Jim and I spent hundreds, maybe thousands, of dollars on taking Zoe (the third dog I didn’t want) to dog shows this year. She did well, very well. Well enough to become what the dog club calls “National Select,” which is based on points earned at the dog shows. There are ten of them chosen every year. But there was a problem. There is a rule that in order to be selected as a National Select dog, the dog must have good hips, as evidenced by X-rays and a report that the hips are tight and clear of hip dysplasia. The report isn’t viable until the dog (or bitch) is 24-months old, and that’s where are problem began. Zoe needed the report done before 12/31/13 and she turned two years old on 3/31/14. We didn’t read the rules accurately. We should have had the tests taken before 12/31/13, and then had them done again after she was two. Oh, sure! That’s ridiculous, but those are the rules. We didn’t follow the rules.
Because of this, Zoe lost her national title, and because of that, I am so fucking done with the dog world. (Forgive my language, Aunt Betty, but it’s the only appropriate word.) It’s our fault for not understanding the rules. It’s my fault that we have three giant dogs that suck all of my time away. It’s my fault I’m tired of the mess, that I can’t function in chaos, that I’m never going to write a novel, that I’m just another aging woman in a sea of aging women that don’t do much to affect their worlds, but at least they kept most of the dirt off their hardwood floors and fed their hard working husbands at night. That’s worth something, I guess.
On a good note: I am not turning to food for any kind of solace. Oh, I think about turning to food! Today I walked into a grocery store to pick up a couple of things and wondered if eating a couple of bear claws would help. I decided they wouldn’t. I picked up a package of warm “loaded” mashed potatoes from the deli: bacon, cheddar cheese, sour cream, butter, and green onions! Mmmmmmm….. I put them back. No thank you.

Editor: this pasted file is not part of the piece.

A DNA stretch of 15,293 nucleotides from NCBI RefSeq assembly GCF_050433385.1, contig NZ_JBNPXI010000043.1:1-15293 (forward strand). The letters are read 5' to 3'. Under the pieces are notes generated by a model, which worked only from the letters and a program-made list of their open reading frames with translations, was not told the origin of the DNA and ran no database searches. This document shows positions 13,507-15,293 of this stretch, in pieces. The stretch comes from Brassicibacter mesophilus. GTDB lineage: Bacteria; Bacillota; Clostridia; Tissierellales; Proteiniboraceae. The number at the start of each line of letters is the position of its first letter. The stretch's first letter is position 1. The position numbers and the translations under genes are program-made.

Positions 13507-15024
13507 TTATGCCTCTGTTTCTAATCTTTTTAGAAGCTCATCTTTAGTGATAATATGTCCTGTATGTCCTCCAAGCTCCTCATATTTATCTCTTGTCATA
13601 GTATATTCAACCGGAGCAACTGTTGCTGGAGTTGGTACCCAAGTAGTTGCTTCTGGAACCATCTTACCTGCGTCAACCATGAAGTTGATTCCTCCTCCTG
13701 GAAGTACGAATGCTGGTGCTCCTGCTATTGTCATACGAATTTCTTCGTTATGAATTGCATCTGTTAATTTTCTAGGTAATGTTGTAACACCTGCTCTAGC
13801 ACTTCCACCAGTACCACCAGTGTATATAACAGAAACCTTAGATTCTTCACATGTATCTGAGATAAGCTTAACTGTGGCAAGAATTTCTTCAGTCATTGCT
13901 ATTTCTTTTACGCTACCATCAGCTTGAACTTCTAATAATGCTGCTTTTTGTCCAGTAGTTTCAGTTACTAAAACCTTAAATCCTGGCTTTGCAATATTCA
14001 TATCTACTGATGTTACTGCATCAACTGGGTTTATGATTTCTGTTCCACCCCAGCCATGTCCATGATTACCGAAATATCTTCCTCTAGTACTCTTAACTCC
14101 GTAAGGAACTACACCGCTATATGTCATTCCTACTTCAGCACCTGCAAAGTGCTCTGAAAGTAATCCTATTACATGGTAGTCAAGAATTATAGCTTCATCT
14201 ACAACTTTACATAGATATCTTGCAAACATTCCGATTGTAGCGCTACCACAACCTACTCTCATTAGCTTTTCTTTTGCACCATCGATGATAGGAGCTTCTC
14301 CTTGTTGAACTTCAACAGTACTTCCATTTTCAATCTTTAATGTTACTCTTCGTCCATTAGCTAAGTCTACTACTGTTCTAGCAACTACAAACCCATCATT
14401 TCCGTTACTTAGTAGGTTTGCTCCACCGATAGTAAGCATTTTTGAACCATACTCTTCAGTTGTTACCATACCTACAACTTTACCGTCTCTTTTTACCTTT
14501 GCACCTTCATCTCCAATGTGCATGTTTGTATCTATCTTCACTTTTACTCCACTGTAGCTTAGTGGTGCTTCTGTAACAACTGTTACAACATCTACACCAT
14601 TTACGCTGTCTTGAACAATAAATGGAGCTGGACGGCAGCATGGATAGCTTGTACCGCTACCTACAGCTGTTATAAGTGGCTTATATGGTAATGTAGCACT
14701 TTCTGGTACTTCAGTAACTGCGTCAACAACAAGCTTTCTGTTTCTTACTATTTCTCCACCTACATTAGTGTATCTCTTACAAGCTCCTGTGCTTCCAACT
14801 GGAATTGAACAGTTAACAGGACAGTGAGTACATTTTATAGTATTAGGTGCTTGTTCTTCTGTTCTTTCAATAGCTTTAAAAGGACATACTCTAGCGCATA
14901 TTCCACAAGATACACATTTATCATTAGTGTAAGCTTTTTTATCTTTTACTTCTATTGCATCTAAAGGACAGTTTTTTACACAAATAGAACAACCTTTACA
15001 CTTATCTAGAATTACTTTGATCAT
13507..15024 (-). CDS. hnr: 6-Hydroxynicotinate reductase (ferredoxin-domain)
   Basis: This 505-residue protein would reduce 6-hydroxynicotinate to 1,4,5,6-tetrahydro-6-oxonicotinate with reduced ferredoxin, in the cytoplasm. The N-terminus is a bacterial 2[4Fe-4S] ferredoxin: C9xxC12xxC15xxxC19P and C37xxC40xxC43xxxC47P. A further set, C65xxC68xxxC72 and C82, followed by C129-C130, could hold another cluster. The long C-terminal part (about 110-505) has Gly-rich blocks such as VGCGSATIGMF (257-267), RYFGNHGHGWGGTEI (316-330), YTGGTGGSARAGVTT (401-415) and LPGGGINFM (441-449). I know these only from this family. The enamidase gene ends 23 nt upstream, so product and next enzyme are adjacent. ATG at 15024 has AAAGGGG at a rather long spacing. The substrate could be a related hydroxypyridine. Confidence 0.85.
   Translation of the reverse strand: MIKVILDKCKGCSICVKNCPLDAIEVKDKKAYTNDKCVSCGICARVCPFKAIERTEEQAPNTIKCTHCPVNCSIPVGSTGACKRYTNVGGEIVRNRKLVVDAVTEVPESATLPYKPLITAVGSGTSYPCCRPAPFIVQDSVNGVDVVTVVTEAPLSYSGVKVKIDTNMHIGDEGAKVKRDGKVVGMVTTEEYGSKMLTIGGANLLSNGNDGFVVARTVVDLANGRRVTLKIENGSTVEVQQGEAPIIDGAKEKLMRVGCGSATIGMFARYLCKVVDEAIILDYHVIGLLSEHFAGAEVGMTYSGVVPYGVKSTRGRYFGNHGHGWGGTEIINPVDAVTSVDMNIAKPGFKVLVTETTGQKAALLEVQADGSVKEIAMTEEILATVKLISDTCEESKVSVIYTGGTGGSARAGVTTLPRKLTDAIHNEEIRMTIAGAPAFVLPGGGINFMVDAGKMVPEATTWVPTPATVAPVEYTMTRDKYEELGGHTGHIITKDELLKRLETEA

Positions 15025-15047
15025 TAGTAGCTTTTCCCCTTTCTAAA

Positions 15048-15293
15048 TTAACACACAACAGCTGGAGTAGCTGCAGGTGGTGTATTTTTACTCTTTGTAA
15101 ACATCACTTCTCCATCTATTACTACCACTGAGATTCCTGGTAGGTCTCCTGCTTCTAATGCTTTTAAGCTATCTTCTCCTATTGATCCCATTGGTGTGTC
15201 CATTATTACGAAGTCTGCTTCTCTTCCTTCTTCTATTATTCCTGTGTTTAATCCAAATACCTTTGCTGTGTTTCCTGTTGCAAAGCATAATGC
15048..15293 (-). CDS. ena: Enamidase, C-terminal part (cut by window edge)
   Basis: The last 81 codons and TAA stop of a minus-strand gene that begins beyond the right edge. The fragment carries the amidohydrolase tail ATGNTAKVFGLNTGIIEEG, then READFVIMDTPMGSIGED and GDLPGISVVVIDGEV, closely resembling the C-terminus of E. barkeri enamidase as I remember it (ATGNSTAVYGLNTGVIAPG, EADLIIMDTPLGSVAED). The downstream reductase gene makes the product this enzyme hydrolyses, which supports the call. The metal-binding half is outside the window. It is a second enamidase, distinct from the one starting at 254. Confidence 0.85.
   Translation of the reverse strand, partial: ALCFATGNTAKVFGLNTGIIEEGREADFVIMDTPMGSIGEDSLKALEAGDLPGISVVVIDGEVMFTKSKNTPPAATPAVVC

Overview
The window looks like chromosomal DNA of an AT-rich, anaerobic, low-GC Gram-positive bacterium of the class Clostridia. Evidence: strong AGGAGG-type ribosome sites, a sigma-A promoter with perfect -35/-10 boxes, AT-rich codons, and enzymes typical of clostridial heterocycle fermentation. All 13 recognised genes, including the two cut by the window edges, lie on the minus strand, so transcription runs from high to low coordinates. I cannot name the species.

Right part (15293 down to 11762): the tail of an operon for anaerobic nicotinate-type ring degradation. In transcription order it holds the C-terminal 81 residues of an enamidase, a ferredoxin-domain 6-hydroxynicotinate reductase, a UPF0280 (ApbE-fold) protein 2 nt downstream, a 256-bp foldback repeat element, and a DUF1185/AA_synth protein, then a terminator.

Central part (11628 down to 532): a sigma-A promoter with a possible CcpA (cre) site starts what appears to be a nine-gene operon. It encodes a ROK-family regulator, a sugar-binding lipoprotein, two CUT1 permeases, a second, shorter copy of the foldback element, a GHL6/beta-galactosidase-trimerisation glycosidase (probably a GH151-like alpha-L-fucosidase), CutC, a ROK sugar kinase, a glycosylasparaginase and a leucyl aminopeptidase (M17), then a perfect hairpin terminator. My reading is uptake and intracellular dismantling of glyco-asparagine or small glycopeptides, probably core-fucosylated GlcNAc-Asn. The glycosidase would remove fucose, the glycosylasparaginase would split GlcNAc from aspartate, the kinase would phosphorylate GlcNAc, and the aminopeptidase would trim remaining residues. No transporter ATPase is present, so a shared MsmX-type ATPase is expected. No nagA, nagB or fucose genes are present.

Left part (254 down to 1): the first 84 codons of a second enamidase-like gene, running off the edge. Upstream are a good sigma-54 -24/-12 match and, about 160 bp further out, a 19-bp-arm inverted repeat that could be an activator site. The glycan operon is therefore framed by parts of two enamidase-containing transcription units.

I left a message on Facebook that explained I’m taking a break for a while. So that’s what I’m doing. Instead of checking in on friends and (apparent) foes online, I’m living in the real world, such as it is. I cleaned my office. I cleaned out the junk in the fridge. I’m doing laundry. I’m walking other people’s dogs. I’m going to spend two hours every day writing. (That’s my mini-vacation, since we can’t go to France.)
I have taken things too personally. My skin has grown too thin. I have one too many dogs, but I can’t change that now. They are family. I have participated in a cult-like dog group and need to break ties with The Crazy Ones in that group, although most of The Crazies have blocked me for reasons unknown. I have lost touch with myself. I am lost, seriously lost.
This is not a bad place to be. It’s a blank piece of paper. It’s a brand new day. I have endless possibilities presented to me. I have the luxury of choices, and “luxury” is an important word. All of these complaints are first world problems. I have the luxury to be depressed because I have to take care of three amazing, loving, dedicated dogs that love me with all of their beings.
He puts his cheek against mine
and makes small, expressive sounds.
And when I’m awake, or awake enough
he turns upside down, his four paws
in the air
and his eyes dark and fervent.
“Tell me you love me,” he says.
“Tell me again.”
Could there be a sweeter arrangement? Over and over
he gets to ask.
I get to tell. ~ Mary Oliver